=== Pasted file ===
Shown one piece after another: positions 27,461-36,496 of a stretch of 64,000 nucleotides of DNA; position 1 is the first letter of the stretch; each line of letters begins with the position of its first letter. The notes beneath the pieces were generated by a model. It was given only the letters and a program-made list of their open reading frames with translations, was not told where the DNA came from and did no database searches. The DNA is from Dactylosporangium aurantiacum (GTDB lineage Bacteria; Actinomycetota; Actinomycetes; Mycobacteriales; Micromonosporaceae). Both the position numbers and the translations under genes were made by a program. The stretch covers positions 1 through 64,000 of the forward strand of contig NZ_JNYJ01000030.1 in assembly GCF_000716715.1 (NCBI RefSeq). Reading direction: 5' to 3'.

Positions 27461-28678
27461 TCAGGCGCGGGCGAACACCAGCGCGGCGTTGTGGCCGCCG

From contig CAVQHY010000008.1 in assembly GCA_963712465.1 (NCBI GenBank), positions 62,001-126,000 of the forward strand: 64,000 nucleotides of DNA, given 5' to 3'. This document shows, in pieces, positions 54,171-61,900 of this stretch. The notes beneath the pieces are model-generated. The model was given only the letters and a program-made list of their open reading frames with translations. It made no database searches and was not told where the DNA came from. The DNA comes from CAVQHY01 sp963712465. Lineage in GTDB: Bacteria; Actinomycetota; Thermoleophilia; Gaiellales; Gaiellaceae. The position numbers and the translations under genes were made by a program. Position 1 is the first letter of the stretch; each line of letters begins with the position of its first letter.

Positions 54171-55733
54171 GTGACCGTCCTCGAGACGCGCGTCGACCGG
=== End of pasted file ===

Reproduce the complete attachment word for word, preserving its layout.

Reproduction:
Shown one piece after another: positions 27,461-36,496 of a stretch of 64,000 nucleotides of DNA; position 1 is the first letter of the stretch; each line of letters begins with the position of its first letter. The notes beneath the pieces were generated by a model. It was given only the letters and a program-made list of their open reading frames with translations, was not told where the DNA came from and did no database searches. The DNA is from Dactylosporangium aurantiacum (GTDB lineage Bacteria; Actinomycetota; Actinomycetes; Mycobacteriales; Micromonosporaceae). Both the position numbers and the translations under genes were made by a program. The stretch covers positions 1 through 64,000 of the forward strand of contig NZ_JNYJ01000030.1 in assembly GCF_000716715.1 (NCBI RefSeq). Reading direction: 5' to 3'.

Positions 27461-28678
27461 TCAGGCGCGGGCGAACACCAGCGCGGCGTTGTGGCCGCCG

From contig CAVQHY010000008.1 in assembly GCA_963712465.1 (NCBI GenBank), positions 62,001-126,000 of the forward strand: 64,000 nucleotides of DNA, given 5' to 3'. This document shows, in pieces, positions 54,171-61,900 of this stretch. The notes beneath the pieces are model-generated. The model was given only the letters and a program-made list of their open reading frames with translations. It made no database searches and was not told where the DNA came from. The DNA comes from CAVQHY01 sp963712465. Lineage in GTDB: Bacteria; Actinomycetota; Thermoleophilia; Gaiellales; Gaiellaceae. The position numbers and the translations under genes were made by a program. Position 1 is the first letter of the stretch; each line of letters begins with the position of its first letter.

Positions 54171-55733
54171 GTGACCGTCCTCGAGACGCGCGTCGACCGG